I wrote an earlier post called “In a world without cookies” which was my early response to the default setting in Apple’s Safari browser. This issue has expanded such that we’ll see even fewer cookies out there, so I’m going to bring a little more light to the issue of privacy and privacy compliance in mobile, tablet and the desktop.
For the purposes of addressing privacy, the physicality of the device, whether it is a tablet, phone, or a desktop computer, can be mostly ignored. The real technical distinctions with regard to privacy are between browsers and apps. It’s also important to understand the need for advertising companies to maintain compliance with organizations like the NAI and initiatives like the OAB. Together, the OAB and NAI dictate opt-out rules that online advertising companies must adhere to.
3rd Party Cookie Blocking
Apple’s Safari browser has a default set to block third party cookies. Firefox will soon have a similar default setting.
The most prolific obstacle in privacy and compliance is probably a result of Apple’s move to disable 3rd party cookies by default in their Safari browser. This is not just the Safari that ships on your iPad or iPhone, but all Safari browser installs, including that one on everyone’s beloved Windows machine. Now, the team behind Mozilla’s Firefox browser has pledged to do the same. Blocking by default causes two problems: advertising companies can’t do simple things like frequency cap using a cookie, and there’s no way to determine the user’s actual intent. If the default setting was to allow 3rd party cookies, a user’s intent would be crystal clear if it was set to block. Read more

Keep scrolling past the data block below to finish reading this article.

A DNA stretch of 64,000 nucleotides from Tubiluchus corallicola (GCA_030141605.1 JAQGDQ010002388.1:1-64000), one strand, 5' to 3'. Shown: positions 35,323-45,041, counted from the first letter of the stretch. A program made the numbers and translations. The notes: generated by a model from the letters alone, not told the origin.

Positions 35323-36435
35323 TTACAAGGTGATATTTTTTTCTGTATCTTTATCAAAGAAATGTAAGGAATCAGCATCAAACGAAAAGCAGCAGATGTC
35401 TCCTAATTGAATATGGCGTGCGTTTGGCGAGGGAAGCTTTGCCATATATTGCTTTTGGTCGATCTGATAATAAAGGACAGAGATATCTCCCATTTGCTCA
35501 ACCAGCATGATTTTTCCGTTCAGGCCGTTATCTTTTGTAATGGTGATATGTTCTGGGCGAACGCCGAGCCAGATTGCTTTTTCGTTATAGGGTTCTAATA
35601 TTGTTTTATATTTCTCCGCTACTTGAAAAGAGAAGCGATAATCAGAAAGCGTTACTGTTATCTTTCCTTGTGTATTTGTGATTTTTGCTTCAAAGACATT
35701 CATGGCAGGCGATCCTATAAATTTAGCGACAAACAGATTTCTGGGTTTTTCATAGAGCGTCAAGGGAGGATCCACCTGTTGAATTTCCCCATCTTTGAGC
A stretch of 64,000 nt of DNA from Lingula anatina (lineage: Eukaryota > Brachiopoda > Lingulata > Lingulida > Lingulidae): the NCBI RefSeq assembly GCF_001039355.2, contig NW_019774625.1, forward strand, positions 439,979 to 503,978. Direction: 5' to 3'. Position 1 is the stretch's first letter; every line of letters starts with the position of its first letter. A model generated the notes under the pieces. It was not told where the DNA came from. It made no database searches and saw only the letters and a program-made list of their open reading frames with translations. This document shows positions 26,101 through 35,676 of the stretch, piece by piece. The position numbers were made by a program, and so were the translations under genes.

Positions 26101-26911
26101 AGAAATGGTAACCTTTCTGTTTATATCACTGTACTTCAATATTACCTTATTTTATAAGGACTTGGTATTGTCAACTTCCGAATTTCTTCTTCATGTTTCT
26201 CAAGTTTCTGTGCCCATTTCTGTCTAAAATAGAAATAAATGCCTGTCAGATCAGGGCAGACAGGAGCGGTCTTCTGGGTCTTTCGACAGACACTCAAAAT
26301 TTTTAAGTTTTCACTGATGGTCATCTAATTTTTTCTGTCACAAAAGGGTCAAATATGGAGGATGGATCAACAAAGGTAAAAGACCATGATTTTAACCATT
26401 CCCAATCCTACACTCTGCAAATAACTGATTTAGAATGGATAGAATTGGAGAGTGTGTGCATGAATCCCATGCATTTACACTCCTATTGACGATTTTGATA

As I covered in the first blog post, mobile presents a tremendous market opportunity for publishers. A large and growing share of traffic comes from mobile devices. According to comScore, 13.3% of pageviews came from mobile devices in August.
On a smartphone there are basically two ways to go online: web or apps. Let’s start with apps. In contrast to mobile web, apps have been built from the ground up for smartphones. Content has rendered into an experience that doesn’t require a mouse and/or keyboard. Additionally, apps normally don’t feel like a pared down or diminished version of their online display counterpart. Think about your favorite app – it’s likely that you’re playing a game, checking weather, interacting on a social network or looking for directions. These experiences seem natural on a smartphone app.